Objective: We wanted to characterize patient accompaniment to medical encounters and to explore the rationale and influence of the companion on the primary care medical encounter.
Study design: This was a descriptive study.
Population: Academic general internal medicine physicians, patients, and patient companions participated.
Outcomes measured: We measured the frequency of waiting and examination room companions, the reasons for accompaniment, the influence on the encounter, and the overall helpfulness of the companion as assessed by patients and companions. We also determined the physicianamprsquos assessment of the companionamprsquos influence, helpfulness, and behavior during the encounter.
Results: Companions were in the examination room for 16% of visits; 93% were family members. The rationales for waiting and examination room companions were to help with transportation, provide emotional support, and provide company. Examination room companions helped communicate concerns to the physician, remember the physicianamprsquos advice, make decisions, and communicate their own concerns to the physician. Patients believed that examination room companions influenced 75% of medical encounters, mainly by improving communication between physician and patient. Physicians agreed that examination room companions favorably influenced physician and patient understanding (60% and 46% of encounters, respectively). Patients indicated that waiting and examination room companions were very helpful for 71% and 83% of visits, respectively.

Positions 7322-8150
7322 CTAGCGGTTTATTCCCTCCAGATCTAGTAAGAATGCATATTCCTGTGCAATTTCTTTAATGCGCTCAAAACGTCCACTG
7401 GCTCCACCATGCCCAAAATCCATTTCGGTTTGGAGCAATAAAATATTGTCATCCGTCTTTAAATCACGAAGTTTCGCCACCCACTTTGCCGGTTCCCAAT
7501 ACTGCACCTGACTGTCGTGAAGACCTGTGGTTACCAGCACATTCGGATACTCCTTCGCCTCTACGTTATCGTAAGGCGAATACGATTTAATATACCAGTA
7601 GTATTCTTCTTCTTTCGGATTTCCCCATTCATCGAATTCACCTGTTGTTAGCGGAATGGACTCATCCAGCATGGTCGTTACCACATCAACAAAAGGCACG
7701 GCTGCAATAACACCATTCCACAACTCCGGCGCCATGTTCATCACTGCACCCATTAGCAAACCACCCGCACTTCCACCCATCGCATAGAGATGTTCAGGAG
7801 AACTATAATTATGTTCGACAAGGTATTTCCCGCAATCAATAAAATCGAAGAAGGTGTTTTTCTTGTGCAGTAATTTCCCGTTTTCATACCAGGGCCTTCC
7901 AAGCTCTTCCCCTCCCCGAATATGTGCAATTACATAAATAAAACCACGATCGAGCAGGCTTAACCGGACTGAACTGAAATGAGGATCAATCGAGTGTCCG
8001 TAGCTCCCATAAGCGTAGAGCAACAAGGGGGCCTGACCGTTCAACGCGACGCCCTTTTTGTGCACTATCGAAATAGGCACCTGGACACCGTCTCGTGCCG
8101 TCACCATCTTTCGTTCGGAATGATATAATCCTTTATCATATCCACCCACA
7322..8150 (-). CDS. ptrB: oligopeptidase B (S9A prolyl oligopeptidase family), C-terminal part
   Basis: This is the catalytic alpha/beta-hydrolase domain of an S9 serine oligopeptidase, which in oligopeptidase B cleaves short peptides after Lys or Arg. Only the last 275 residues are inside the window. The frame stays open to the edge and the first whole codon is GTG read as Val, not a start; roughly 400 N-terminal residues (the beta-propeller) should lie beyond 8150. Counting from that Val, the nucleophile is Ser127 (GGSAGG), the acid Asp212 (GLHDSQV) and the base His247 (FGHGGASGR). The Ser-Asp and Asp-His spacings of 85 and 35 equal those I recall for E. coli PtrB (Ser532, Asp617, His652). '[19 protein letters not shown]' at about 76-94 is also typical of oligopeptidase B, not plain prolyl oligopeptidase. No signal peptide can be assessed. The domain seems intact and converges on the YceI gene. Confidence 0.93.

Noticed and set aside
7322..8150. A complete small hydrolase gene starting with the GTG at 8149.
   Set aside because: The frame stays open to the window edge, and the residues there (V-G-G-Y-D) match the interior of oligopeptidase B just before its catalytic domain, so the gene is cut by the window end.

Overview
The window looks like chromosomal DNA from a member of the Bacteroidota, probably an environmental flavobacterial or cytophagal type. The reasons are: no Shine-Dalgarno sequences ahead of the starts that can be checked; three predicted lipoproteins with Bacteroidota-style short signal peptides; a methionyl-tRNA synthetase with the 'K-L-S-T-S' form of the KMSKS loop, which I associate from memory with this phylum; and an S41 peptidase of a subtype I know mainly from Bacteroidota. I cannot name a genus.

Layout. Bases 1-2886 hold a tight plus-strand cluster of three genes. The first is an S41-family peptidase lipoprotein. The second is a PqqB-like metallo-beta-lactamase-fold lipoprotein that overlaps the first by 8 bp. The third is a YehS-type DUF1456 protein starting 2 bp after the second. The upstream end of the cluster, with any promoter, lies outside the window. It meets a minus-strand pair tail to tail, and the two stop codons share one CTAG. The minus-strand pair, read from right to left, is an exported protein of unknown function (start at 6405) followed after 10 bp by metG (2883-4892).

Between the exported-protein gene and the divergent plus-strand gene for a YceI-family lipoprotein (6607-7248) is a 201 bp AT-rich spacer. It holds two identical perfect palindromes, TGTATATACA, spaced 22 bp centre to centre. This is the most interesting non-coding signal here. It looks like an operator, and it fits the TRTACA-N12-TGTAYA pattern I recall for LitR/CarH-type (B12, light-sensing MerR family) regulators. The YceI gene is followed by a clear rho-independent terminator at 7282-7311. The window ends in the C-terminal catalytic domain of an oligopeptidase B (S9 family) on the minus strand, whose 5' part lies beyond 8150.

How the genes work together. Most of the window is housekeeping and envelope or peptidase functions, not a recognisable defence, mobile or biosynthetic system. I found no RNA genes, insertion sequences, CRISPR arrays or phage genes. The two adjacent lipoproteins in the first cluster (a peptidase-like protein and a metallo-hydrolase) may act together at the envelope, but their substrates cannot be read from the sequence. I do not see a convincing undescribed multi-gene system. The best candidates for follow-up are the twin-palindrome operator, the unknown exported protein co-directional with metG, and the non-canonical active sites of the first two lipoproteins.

Conclusions: Companions frequently accompany patients to their primary care medical encounters. They are often family members, and they assume important roles in enhancing patient and physician understanding.